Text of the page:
Just a few days back I was witnessing an intense discussion among budding psychotherapists. Should we refer to patients with disabilities as ‘disabled’ or ‘challenged’? I kept wondering about the futility of the discussion, in cases where we can neither appreciate nor empathise.
Coincidentally, I recently had to undergo a Carpal Tunnel Decompression Surgery which resulted in muscle wasting. Recovery, as expected, has been slow. I still find it a challenge to hold a pen and write continuously for a long time. Sometimes I need to ask for help. Never having been refused by common people around me might have raised my expectations from humanity.
Got a reality check when I was getting admitted to a hospital last week.
Having designed customer-facing operational processes for a considerable part of my career, I have a lot to say about the irrationality of filling up the huge pile of forms capturing repetitive information when a patient is getting admitted. But that is a topic for another blog.
To help me out, my business-partner-cum-friend had accompanied me to the admission desk where we patiently waited for the RT PCR results. But procedural delays and personal commitments made him leave before the admission process started.
After filling up three forms personally, ensuring all requisite information were uniquely captured, I signed the rest and requested a scribe to just copy.
“Sorry Sir, you have to do it yourself. That is the mandated process.”
It is not the refusal that irked me. The arrogance of looking through me, after passing the order, showing absolute lack of empathy towards a person with a temporary disability was overwhelming. I am sure they will use diplomatic terminology when they refer to my case!
With such an experience to start with, should I have been surprised when I was woken up in the morning with the most unforgettable greeting? “Sir, you need to get up. It is time for me to change the sheets.”
I was definitely to blame for having expected a “Good morning” or a “How are you feeling?” or an “Are you still in pain?”.
It was definitely not right of me to be annoyed when, having a severe throat ache, I requested soft food, but was ignored because the dietician had mentioned I should eat regular.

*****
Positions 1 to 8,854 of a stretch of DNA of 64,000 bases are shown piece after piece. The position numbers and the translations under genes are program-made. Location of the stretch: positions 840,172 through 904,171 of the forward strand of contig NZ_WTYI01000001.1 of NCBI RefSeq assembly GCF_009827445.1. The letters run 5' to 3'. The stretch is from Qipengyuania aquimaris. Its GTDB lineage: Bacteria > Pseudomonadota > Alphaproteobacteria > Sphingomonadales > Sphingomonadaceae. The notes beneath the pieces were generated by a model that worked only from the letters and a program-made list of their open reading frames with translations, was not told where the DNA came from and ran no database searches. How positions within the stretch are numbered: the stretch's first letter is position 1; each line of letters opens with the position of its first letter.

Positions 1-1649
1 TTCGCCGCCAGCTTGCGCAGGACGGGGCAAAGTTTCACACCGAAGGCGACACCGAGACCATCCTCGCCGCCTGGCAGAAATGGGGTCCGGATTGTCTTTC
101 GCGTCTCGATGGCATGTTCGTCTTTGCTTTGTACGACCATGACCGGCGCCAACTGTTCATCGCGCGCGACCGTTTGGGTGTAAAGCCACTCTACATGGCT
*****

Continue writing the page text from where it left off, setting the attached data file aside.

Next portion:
Here might be the right place to enquire. What exactly does a hospital dietician do? Especially the junior ones who come to ask us what we want to eat and charge us for the question!
The responses that I got were that they ‘approve’ what and when we should eat. Even if we are not under any NPM mandate or dietary restriction and are extremely hungry, it seems that we need to starve till they find time to visit our cabins. It is essential because they take the doctor’s guidance, our health condition and many other factors into consideration before picking items from a generic pre-cooked menu. I am sure it is a very important role, especially when the dietician deciding for me could not recall a single ailment or symptom that I had been admitted for.
“We have to cater to more than 60 patients at a time.”
Guess it is too late for me to apologise for not displaying social camaraderie. Asking for personalised healthcare, even in a private hospital, may be too much to ask . I should have borne in mind that all we are to them are elements of statistics!
In my profession of tech-enabled communication, I keep reminding business and brand managers that they should never forget that while digital methods and tools are just enablers. Digital Marketing is still about ‘Marketing’.
We need someone to remind healthcare institutions that ‘Care’ is a large part of what they are supposed to deliver.
[For the first time, I am forced to break a topic into multiple chapters. There are just too many experiences to share!]